Hypocalcemia

Hypocalcemia is a topic covered in the Washington Manual of Medical Therapeutics.

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General Principles

  • A serum calcium <8.4 mg/dL with a normal serum albumin or an ionized calcium <4.2 mg/dL defines hypocalcemia.
  • Pseudohypocalcemia describes the situation in which the total calcium is reduced because of hypoalbuminemia, but the corrected [Ca2+] (see Calcium, Hypercalcemia, Diagnostic Testing section) and ionized calcium remain within the normal ranges.
  • Effective hypoparathyroidism. Reduced PTH activity can result from decreased PTH release from autoimmune, infiltrative, or iatrogenic (e.g., post-thyroidectomy) destruction of parathyroid tissue. In rare patients, hypoparathyroidism is congenital, as in DiGeorge syndrome or familial hypocalcemia. Release of PTH is also impaired with both hypomagnesemia (<1 mg/dL) and severe hypermagnesemia (>6 mg/dL).
  • Vitamin D deficiency lowers total body calcium but does not usually affect serum calcium levels unless the deficiency is severe because the resultant secondary hyperparathyroidism often corrects serum calcium levels. Significant vitamin D deficiency can occur in the elderly or those with limited sun exposure, advanced liver disease (due to decreased synthesis of precursors), and nephrotic syndrome. Reduced activity in vitamin D activation via 1-α-hydroxylase activity can be seen with vitamin D-dependent rickets and chronic renal insufficiency.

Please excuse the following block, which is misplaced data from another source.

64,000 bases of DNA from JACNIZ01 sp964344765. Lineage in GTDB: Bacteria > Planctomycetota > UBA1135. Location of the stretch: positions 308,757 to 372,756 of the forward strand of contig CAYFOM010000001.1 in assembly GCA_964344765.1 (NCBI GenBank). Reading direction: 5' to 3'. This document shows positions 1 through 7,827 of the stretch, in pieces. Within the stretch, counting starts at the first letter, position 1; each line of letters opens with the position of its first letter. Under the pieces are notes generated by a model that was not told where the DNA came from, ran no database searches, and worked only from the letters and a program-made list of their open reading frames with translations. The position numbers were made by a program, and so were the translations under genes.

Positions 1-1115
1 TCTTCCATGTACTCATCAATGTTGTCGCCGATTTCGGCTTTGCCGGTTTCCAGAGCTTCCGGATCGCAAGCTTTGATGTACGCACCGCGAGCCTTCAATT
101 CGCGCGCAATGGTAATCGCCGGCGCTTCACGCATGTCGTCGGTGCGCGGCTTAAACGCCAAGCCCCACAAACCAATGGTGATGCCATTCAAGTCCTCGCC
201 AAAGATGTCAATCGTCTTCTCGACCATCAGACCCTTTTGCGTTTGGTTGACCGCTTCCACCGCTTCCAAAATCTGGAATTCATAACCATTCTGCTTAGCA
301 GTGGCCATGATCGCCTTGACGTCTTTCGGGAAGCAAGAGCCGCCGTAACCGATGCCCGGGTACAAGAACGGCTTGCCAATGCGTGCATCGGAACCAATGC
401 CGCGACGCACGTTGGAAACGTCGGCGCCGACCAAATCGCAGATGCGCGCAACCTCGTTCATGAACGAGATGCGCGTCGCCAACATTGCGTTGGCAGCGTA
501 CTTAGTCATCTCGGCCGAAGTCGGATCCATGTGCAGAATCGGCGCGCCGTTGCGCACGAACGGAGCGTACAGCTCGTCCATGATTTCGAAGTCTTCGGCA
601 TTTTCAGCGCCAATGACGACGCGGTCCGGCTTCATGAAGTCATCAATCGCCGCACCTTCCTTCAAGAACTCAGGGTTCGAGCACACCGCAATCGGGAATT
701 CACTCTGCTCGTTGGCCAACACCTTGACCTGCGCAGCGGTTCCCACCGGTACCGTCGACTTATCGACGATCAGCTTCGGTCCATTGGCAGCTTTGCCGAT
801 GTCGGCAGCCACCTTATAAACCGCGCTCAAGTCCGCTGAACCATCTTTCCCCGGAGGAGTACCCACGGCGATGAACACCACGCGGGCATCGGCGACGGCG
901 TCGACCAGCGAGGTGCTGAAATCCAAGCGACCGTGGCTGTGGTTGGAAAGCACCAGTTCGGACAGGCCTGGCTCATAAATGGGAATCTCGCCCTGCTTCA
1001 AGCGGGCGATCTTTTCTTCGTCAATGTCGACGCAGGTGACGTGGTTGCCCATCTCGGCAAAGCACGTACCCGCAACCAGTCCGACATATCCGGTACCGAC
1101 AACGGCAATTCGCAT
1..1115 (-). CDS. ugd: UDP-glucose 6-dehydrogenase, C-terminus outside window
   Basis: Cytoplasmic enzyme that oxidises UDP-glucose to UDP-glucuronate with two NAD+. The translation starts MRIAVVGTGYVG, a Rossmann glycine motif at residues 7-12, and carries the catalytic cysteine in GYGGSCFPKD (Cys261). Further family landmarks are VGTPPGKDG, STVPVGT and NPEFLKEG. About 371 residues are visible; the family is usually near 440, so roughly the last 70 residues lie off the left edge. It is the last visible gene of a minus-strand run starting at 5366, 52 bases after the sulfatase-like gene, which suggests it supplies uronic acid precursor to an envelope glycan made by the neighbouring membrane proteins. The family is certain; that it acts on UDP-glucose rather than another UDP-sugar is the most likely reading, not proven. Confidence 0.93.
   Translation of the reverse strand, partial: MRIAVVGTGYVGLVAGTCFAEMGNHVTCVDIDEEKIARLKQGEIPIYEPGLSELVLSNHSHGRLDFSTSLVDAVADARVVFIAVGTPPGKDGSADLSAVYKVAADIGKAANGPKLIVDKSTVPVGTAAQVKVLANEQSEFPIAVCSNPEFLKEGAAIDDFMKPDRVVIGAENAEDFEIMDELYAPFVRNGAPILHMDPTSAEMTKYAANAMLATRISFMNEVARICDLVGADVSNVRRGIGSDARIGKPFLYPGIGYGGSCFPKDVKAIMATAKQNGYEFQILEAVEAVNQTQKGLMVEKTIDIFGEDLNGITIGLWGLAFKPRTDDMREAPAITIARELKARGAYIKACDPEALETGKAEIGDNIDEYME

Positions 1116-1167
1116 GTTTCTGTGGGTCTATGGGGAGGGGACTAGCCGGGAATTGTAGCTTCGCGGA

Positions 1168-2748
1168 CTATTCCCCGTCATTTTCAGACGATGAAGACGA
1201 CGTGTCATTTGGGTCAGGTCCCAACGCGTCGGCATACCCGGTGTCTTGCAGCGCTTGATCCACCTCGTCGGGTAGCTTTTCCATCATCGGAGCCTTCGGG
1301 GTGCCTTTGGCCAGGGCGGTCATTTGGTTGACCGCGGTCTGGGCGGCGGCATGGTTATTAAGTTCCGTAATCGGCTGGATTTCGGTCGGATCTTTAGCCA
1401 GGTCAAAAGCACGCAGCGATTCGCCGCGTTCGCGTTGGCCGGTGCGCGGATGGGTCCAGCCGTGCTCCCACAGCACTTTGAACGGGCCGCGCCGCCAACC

• Serum calcium levels may also be reduced by profound elevations in serum phosphorus, which binds with the calcium and deposits in various tissues. Calcium can also be bound by citrate (during transfusion of citrate-containing blood products or with continual renal replacement using citrate anticoagulation) as well as by drugs such as foscarnet and fluoroquinolones. Increased binding to albumin can also be seen in the context of alkalemia, which increases the exposure of negatively charged binding sites on albumin.
  • Other. A low serum free calcium level is common in critically ill patients perhaps due to a cytokine-mediated decrease in PTH and calcitriol release with target organ resistance to their effects.

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